What Is Required Yield?
Required yield is the required rate of return that a fixed-income investment must provide in order for that investment to be worthwhile. The required yield is determined by the market and it sets the precedent for how current bond issues will be priced.
For example, if prevailing market interest rates are 5% for bonds of a particular riskiness, and a similarly risky bond's fixed coupon rate is 4%, it must trade at an appropriate discount in order to achieve the equivalent required yield of 5%.
- Required yield is the return on a fixed-income security that would make it at least an expected break-even investment.
- The required yield will be reflected in a bond's market price existing as a discount or premium relative to similar bonds.
- A bond's relative riskiness will also change the required yield to investors, with more risky securities demanding a higher yield to make it worthwhile.
Understanding Required Yield
Required yield is the minimum acceptable return that investors demand as compensation for accepting a given level of risk, especially in terms of fixed-income securities such as bonds.
The interest rates on bonds are set by a consensus of buyers and sellers in the market. How high or low the yield is will be based on a particular bond interest rate, which will determine the price of the bond in the market. For example, if the required yield increases to a rate that is greater than that of the bond's coupon, the bond will be priced at a discount to par. In this way, the investor acquiring the bond will be compensated for the lower coupon rate in the form of accrued interest. If the bond is not priced at a discount, investors will not purchase the issue because its yield will be lower than that of the market. The opposite occurs when the required yield decreases to a rate that is less than that of the bond's coupon. In this case, investor demand for the higher coupon will drive the bond's price up, making the bond's yield equivalent to market yield.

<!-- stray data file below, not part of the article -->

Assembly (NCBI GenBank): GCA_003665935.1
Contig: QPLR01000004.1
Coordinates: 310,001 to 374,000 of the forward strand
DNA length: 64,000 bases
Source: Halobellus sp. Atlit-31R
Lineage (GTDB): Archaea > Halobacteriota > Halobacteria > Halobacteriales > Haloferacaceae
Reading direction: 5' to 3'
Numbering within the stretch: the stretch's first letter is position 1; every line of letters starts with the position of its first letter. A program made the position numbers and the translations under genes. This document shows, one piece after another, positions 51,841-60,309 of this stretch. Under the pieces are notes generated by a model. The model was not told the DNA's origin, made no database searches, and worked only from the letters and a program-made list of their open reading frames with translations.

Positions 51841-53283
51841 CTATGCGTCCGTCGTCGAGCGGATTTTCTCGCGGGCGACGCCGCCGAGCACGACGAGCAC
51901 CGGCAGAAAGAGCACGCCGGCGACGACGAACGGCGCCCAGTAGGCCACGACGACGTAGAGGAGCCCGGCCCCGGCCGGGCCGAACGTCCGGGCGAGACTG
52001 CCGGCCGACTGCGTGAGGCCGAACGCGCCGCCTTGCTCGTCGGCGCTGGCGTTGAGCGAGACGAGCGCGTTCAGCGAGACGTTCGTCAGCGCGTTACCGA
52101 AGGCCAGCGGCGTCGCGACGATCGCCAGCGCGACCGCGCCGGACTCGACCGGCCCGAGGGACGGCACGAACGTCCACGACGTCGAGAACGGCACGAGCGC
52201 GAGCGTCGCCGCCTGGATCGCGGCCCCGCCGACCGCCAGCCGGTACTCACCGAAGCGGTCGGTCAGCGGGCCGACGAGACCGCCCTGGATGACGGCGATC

Required yield is also the net yield required by the marketplace to match available expected returns for financial instruments with comparable risk. The yield required for a low-risk bond such as a Treasury security will be lower than the yield required for a high-risk bond such as a junk bond.
Required Yield and YTM Calculations
When calculating the price of a bond, the required yield is used to discount the bond's cash flows to get the present value. An investor's required yield is useful for estimating whether or not a bond is a good investment for an investor by comparing it with the yield to maturity (YTM). While the yield to maturity is a measure of what a bond investment will earn over its life if the security is held until it matures, the required yield is the rate of return that a bond issuer must offer to incentivize investors to purchase the bond.
The required interest rate on bonds at any given time will greatly affect the YTM of bonds. If market interest rates increase, the yield to maturity of current bonds will be lower than the new issues. Likewise, if prevailing interest rates in the economy decrease, the YTM on newer issues will be lower than that of outstanding bonds.